Managing financial resilience is in everyone’s interests and at Yorkshire Building Society we want to play our part, by helping people to understand and therefore plan for the financial impacts of the cost of living crisis, whatever level of financial resilience you have today.
How we worked out our findings
We have worked with Opinium to understand how consumers are feeling and assessed economic analysis from with the Centre for Economics and Business Research (Cebr), to examine the current financial resilience of households across the UK. We have considered the impact of the cost of living crisis on an average household, but also split the 4,000 households in our consumer polling into three groups based on the ages of the adults living in the household to shine a light on the potential impacts the current crisis may have on people’s ability to be, and remain, financially resilient.
As ever-increasing energy and fuel costs help push up the prices of goods and services, average weekly household spending is expected to reach £705 by 2024, while real household weekly incomes increase to £680 this will result in a £25 weekly household expenditure deficit, leaving households with a monthly shortfall of £100.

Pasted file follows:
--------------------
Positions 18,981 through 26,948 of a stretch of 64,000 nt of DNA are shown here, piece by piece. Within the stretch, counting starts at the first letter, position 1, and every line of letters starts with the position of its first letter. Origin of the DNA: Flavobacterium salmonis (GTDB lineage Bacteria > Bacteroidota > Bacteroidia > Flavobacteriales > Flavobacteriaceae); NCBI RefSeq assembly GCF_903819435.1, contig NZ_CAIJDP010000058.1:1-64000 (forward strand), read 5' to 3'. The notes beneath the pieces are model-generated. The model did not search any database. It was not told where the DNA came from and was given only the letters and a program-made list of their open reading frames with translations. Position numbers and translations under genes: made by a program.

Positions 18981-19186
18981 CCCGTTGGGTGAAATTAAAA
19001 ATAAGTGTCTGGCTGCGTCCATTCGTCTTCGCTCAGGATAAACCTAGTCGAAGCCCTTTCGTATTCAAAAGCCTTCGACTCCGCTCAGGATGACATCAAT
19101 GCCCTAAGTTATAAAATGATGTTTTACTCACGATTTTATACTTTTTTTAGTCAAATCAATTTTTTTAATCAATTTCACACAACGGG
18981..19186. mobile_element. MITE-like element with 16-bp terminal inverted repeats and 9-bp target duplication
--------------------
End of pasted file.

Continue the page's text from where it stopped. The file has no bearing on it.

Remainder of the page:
The share of spending accounted for by housing and utilities costs has increased significantly: it was only the fourth highest contributor to average weekly household spend in 2002, accounting for about 8.6% (£36.88), but by 2024 it will be in second place, accounting for 14.3% (£100.83), in part because this category includes energy prices.
Transport has been the largest contributor to household expenditure in 15 of the last 20 years (temporary lifestyle changes forced upon people during the pandemic knocked it off top spot in 2021); and its share of overall spending will grow from 13.8% (59.22) in 2002 to a predicted 14.5% (£102.39) in 2024.
Nearly four out of ten people (39%) say they have had to dip into their savings during the past 12 months. In addition, more than one in three adults (35%) say they are likely to dip into their savings during the next 12 months. However worryingly more than one in ten people (12%) say they have no saving nothing to fall back on.
UK adults require £13,856 to feel financially secure. But, while those findings suggest that the current level of financial resilience of these households might enable them to cope with some financial disruption, in the context of households already dipping in to their savings by an average of £455 a month and galloping inflation there has to be some doubt over whether those estimates of likely financial need are high enough.
Almost three-quarters (74%) of the people we surveyed think the cost of living crisis will have a negative financial impact upon them.
To become more financially secure, most people would like more money in cash savings (31%), followed by reducing their debt (20%) or owning a property (20%).
Download the full report
Find out how you can take action today to limit the damage the cost of living crisis could cause.